Meg Rosoff is one of my favourite authors but this book seems like a good idea that just ran off with itself and left the author with not enough places to take what remained.  It seems a bit disjointed, a bit loopy and underdone.  There are tone changes which don’t sit quite right, there are disjointed chapters and the resolution is – weird.  I kept reading because I really wanted it to be fabulous, and I always enjoy the cleverness in a Meg Rosoff book, and that is there in this book but not in big enough doses to keep me hooked.   The book is good natured, and has heart which Meg Rosoff always brings to her books, her sense of humour really is great.

I have adored every single previous novel by Meg Rosoff  here is what I thought of The brides farewell,  (loved it) and I will certainly await the next one eagerly but this one is one I’m glad I didn’t have to spend my library dollar on.  I was loaned a proof which is fabulous and exciting and always a thrill, it feels like you are in with an early look at a treat before anybody else gets hold of it.  I enjoyed parts of the book but I’m really more looking forward to the next one.

Meg Rosoff has been in NZ for Auckland Readers and Writers Week and I have been so jealous that she came south as far as Nelson, but not to Dunedin, and it is so nice here!  Come a bit further next time Meg and we will look after you – and we have far more excellent water than Auckland down here!  Read this post on her blog to see why I wrote that!

The Project by Brian Faulkner

Brian Faulkner is fast becoming one of the really reliable authors for young adult books in New Zealand.  His books have a great sense of adventure that is easy to sell to teenagers – particularly boys.  I haven’t read Brainjack which was the release before this one but I did enjoy The real thing and The tomorrow code (except for the hideous final chapter which I tell all the boys not to read).  I think his specialty is the chase scene.  Good guys versus bad in a race against time.  That seems to be the recurring theme in his books and for fast paced adventure books he is the ‘go to man’ of the moment.

The story travels from the modern day America back in time to Nazi Germany via a book, the most boring book in the world. Which of course turns out to be a book written in code.

I really enjoyed this book, he kept me interested all the way through, I knocked it off in two sittings and I thought he handled the time travel aspect really well.  I really liked the fact that the book was set in the USA but the main character had links back to New Zealand, cute!  I might even have to go and read Brainjack now!

Mockingjay by Suzanne Collins

(I am hiding under a rock and typing this, I’m fairly certain to incur the wrath of the raft of Mockingjay fans out there in the blogisphere, lets hope none of them read this.)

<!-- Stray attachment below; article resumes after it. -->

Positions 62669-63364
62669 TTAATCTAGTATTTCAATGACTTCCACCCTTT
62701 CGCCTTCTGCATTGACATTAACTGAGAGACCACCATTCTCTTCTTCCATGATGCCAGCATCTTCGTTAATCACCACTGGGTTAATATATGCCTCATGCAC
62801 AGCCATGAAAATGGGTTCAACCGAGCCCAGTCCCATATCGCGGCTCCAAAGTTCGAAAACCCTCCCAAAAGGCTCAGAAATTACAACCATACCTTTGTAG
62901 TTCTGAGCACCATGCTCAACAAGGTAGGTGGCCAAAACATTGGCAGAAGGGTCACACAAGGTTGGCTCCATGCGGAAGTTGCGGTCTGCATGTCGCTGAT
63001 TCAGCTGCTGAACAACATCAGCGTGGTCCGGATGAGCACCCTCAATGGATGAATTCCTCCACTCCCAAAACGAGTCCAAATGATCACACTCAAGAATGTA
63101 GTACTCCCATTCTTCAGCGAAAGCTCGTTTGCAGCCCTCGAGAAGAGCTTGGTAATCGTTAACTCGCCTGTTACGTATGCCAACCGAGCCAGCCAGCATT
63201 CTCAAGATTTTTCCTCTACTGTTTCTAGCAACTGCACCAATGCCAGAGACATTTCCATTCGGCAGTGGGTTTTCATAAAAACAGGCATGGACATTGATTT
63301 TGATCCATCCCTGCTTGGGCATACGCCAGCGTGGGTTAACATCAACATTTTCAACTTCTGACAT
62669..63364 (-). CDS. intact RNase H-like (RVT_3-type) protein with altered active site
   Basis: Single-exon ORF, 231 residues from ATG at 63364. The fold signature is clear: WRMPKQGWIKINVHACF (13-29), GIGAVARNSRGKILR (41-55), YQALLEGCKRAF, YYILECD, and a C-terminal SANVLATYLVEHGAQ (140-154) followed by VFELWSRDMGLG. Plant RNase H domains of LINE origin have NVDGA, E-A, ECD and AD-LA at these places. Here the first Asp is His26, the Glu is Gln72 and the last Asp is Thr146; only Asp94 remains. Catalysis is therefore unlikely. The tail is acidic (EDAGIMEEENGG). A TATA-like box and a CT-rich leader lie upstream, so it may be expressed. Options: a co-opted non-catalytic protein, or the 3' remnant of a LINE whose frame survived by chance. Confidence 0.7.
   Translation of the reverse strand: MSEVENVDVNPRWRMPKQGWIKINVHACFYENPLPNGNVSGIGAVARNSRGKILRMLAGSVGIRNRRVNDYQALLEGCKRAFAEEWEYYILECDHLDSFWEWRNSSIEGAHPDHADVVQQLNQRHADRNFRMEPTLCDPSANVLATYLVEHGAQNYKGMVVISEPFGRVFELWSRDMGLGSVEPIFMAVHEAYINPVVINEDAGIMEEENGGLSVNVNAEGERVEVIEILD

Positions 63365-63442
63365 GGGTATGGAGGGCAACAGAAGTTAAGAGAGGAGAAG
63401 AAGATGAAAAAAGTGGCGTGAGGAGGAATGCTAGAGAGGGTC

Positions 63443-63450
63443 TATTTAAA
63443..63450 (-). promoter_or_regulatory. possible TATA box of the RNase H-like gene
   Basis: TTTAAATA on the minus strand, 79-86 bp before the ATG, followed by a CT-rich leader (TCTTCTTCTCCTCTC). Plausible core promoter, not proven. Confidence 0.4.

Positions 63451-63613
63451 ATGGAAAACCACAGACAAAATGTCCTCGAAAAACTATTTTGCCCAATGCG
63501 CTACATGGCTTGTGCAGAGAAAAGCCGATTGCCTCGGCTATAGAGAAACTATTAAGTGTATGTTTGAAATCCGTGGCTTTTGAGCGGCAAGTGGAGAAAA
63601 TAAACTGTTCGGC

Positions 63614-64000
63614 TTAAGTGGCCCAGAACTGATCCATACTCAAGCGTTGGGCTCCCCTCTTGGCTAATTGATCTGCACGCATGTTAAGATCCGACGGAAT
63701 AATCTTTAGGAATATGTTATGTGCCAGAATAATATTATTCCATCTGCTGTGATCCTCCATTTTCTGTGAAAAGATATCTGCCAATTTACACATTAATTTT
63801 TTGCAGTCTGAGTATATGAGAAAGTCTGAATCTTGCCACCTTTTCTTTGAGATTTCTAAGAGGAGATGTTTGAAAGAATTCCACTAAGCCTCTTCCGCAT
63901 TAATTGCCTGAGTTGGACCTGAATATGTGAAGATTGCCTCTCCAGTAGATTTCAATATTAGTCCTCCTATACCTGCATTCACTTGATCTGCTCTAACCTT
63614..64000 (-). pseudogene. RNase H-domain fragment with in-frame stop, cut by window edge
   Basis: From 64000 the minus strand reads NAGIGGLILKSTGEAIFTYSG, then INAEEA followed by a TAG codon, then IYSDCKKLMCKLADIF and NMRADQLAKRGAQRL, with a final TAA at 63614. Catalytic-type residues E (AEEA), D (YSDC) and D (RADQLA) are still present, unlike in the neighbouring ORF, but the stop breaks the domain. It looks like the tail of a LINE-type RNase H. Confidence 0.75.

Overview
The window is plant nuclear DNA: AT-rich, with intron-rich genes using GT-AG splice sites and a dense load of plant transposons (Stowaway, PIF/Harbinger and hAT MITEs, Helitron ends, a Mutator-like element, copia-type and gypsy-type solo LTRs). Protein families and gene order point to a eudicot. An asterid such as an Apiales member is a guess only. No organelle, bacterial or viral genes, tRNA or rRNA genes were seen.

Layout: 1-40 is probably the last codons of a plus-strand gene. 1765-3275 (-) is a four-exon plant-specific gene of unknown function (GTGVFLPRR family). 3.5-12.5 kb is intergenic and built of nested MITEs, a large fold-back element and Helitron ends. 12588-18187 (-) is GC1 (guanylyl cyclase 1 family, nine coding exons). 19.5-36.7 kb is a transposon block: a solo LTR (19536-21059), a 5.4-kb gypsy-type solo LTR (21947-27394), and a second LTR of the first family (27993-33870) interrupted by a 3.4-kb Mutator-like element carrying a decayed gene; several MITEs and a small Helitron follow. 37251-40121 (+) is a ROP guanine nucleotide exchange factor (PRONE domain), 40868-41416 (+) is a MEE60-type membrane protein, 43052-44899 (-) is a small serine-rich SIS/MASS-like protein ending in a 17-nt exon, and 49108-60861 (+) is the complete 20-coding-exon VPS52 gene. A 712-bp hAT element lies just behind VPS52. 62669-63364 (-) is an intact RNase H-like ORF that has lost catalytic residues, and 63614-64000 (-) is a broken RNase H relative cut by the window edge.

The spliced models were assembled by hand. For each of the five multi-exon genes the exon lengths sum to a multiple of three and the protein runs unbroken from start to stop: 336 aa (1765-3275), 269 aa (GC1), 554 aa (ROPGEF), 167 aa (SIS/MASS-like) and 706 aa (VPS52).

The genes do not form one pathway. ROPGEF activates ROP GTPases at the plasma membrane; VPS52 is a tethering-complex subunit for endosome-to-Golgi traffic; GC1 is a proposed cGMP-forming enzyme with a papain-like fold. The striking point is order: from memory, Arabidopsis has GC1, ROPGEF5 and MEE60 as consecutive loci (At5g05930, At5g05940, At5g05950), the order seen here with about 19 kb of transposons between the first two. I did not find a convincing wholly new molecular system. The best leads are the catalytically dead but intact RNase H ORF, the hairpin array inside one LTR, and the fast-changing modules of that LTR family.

Mockingjay is the third volume in the Hunger Games trilogy.  It has been eagerly awaited by teenagers and readers of young adult fiction and is ‘hot right now’ in New Zealand having only been out since early last month.  I was so excited to get my hands on a copy which one of the darling boys donated to the library after he had knocked it off in a night!  So, with his glowing recommendations and having read a few of the online reviews I was majorly keen to get stuck into it.

I was really disappointed, the book felt disjointed and slightly disconnected from what I remembered from the second book which I’d read earlier this year – see The Book Page – and which I really liked.  Our heroine Katniss Everdeen has been rescued and is rebuilding her strength and mental health after all the trials of the Hunger Games in the two previous books.  She has reconnected with her childhood friend Gale and her family.  She is being nursed back to health within District 13.  The descriptions of 13 are great, the action underground is really gripping, the explorations of new hunting equipment is cool, but I felt that the story faltered with a lot going on but no real threads being bought together until about half way through the book when finally I got hooked in and drawn into the story.

Suzanne Collins is a writer for film by trade and this book almost had the feel of something that would be taking place on a screen rather than a story with all the thinking and breathing parts and the internal stuff going on.  I think for me it was the relationships that weren’t quite right, the characters just didn’t connect with each other anymore.  I thought it was particularly the case with Katniss and her sister and with Gale. I felt that Katniss’s sympathy had been dredged out of her, which I suppose it understandable given the horrific things that have happened to her, but I wanted more of what made her real to me.

There are some great scenes, especially towards the end of the book – the action underground is great, and I was satisfied with the ending but for me this book just didn’t quite hit the mark.  I think the movie of these books which is due out in 2013 is going to be fabulous and I am really looking forward to that.